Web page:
Globalization reduces the power of the nation-state. Increasing mobility, especially through communication and cheap travel allows people to challenge the idea that a person belongs to one nation-state. Transnational communities, or diaspora, have existed for centuries, for instance the Jews, African slaves in the New World, Greek and Arab trading groups etc. but the number of such communities is increasing. This is facilitated by time space compression, partly technological in character, partly social/cultural. If the loyalty of transational community members is not to a particular nation-state, then what does loyalty relate to? These communities are sometimes portrayed as cosmopolitan hybrids, and sometimes as having a feeling of identification with other people of the same ethnic group, wherever they are.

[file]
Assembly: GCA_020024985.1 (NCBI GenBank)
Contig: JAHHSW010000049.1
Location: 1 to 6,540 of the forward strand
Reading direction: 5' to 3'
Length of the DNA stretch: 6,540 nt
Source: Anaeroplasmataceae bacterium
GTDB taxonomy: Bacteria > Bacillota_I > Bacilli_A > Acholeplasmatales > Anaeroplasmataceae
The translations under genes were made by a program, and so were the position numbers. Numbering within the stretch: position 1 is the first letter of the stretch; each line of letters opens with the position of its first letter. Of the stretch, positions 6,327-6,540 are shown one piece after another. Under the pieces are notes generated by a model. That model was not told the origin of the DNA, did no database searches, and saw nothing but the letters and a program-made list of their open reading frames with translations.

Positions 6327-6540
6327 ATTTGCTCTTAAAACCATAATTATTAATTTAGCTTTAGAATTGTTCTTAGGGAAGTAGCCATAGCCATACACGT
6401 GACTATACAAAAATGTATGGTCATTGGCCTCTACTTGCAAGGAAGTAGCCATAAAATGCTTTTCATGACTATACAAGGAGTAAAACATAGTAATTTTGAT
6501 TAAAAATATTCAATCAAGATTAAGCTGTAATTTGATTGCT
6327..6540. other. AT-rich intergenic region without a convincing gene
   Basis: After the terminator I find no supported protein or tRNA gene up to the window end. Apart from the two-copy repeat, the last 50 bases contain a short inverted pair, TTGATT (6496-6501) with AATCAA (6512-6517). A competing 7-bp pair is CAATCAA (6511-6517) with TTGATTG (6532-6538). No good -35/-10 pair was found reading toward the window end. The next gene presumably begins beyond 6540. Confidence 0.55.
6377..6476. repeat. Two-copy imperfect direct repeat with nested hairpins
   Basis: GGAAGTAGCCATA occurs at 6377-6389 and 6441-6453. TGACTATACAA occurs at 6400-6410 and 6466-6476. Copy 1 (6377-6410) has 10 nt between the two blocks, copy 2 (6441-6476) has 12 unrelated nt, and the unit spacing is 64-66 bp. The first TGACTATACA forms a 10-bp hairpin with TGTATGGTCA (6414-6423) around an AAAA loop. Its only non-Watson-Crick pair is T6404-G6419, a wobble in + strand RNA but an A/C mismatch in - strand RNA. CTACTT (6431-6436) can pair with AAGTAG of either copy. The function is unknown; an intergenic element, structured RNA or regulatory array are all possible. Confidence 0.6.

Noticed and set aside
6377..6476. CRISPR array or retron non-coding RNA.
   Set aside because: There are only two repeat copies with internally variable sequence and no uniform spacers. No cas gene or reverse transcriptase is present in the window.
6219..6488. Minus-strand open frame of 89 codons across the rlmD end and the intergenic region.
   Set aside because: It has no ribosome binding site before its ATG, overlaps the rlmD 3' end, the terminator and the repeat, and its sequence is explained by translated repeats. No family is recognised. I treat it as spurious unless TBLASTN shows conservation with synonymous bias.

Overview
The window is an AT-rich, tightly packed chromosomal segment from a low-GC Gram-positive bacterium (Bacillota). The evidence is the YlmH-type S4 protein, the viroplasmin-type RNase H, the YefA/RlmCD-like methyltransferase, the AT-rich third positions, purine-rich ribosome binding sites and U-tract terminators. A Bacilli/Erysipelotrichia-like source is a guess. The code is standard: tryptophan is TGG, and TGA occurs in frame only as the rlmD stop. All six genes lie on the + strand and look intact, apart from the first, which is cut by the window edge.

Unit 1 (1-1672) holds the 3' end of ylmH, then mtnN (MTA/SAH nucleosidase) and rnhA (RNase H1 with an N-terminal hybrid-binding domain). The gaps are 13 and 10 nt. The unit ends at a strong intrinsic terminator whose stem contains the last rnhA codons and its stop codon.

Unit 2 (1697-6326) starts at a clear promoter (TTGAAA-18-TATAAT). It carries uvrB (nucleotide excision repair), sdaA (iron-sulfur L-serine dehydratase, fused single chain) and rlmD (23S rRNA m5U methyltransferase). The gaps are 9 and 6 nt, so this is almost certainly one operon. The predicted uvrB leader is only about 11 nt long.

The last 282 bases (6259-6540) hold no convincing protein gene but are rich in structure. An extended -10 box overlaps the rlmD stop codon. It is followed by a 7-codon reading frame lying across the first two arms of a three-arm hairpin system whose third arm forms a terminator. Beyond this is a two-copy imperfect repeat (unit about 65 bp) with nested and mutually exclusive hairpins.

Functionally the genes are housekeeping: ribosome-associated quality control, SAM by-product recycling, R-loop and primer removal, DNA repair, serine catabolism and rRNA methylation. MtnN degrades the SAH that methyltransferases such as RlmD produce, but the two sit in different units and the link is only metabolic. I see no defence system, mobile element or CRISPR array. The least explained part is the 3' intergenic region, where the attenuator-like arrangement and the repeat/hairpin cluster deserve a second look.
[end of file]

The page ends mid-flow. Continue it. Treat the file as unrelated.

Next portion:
Transnational communities and global cities
It is suggested that immigrants find their sense of identity primarily at the level of the city, that there is a sense of sub-national belonging.
Significance of transnational communities for national identity
Governments of emigration countries often try to retain a strong link between the immigrants and the homeland, as this can bring economic, cultural and political benefits. This can be advantageous for migrants – in societies where they experience racism and marginalization, mobilizing community solidarity and transnational links can be a source of strength. Multicultural, cosmopolitan communities also negotiate cross-border links and bring cultural and economic openness and opportunities.
Transnational communities and citizenship